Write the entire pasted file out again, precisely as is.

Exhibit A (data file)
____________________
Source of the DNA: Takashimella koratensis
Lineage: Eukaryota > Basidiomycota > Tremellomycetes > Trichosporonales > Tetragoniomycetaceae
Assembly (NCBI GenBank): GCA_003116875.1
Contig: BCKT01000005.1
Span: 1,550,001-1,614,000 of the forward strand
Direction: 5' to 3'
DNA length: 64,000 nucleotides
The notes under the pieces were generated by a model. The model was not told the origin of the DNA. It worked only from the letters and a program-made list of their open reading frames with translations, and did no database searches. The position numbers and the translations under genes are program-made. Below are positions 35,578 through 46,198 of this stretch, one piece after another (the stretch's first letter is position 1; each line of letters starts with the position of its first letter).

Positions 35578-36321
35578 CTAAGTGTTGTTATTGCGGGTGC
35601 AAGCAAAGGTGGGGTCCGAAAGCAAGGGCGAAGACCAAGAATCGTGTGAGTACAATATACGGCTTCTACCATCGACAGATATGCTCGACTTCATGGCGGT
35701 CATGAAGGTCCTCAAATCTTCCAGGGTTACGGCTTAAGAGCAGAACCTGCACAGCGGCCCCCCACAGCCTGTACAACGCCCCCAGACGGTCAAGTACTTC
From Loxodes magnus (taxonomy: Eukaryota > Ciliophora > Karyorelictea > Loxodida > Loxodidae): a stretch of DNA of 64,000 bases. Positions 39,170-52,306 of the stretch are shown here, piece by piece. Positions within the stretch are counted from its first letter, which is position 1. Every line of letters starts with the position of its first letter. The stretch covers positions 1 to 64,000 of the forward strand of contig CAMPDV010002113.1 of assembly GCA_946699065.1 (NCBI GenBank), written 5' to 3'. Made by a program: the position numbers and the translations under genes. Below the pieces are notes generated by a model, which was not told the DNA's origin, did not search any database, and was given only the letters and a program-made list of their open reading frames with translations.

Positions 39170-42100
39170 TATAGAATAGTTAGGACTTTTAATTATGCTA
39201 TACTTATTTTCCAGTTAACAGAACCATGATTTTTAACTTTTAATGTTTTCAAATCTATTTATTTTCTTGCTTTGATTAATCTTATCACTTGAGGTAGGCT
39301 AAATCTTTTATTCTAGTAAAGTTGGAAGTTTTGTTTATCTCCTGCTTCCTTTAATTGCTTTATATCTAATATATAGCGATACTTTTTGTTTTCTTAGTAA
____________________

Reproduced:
Source of the DNA: Takashimella koratensis
Lineage: Eukaryota > Basidiomycota > Tremellomycetes > Trichosporonales > Tetragoniomycetaceae
Assembly (NCBI GenBank): GCA_003116875.1
Contig: BCKT01000005.1
Span: 1,550,001-1,614,000 of the forward strand
Direction: 5' to 3'
DNA length: 64,000 nucleotides
The notes under the pieces were generated by a model. The model was not told the origin of the DNA. It worked only from the letters and a program-made list of their open reading frames with translations, and did no database searches. The position numbers and the translations under genes are program-made. Below are positions 35,578 through 46,198 of this stretch, one piece after another (the stretch's first letter is position 1; each line of letters starts with the position of its first letter).

Positions 35578-36321
35578 CTAAGTGTTGTTATTGCGGGTGC
35601 AAGCAAAGGTGGGGTCCGAAAGCAAGGGCGAAGACCAAGAATCGTGTGAGTACAATATACGGCTTCTACCATCGACAGATATGCTCGACTTCATGGCGGT
35701 CATGAAGGTCCTCAAATCTTCCAGGGTTACGGCTTAAGAGCAGAACCTGCACAGCGGCCCCCCACAGCCTGTACAACGCCCCCAGACGGTCAAGTACTTC
From Loxodes magnus (taxonomy: Eukaryota > Ciliophora > Karyorelictea > Loxodida > Loxodidae): a stretch of DNA of 64,000 bases. Positions 39,170-52,306 of the stretch are shown here, piece by piece. Positions within the stretch are counted from its first letter, which is position 1. Every line of letters starts with the position of its first letter. The stretch covers positions 1 to 64,000 of the forward strand of contig CAMPDV010002113.1 of assembly GCA_946699065.1 (NCBI GenBank), written 5' to 3'. Made by a program: the position numbers and the translations under genes. Below the pieces are notes generated by a model, which was not told the DNA's origin, did not search any database, and was given only the letters and a program-made list of their open reading frames with translations.

Positions 39170-42100
39170 TATAGAATAGTTAGGACTTTTAATTATGCTA
39201 TACTTATTTTCCAGTTAACAGAACCATGATTTTTAACTTTTAATGTTTTCAAATCTATTTATTTTCTTGCTTTGATTAATCTTATCACTTGAGGTAGGCT
39301 AAATCTTTTATTCTAGTAAAGTTGGAAGTTTTGTTTATCTCCTGCTTCCTTTAATTGCTTTATATCTAATATATAGCGATACTTTTTGTTTTCTTAGTAA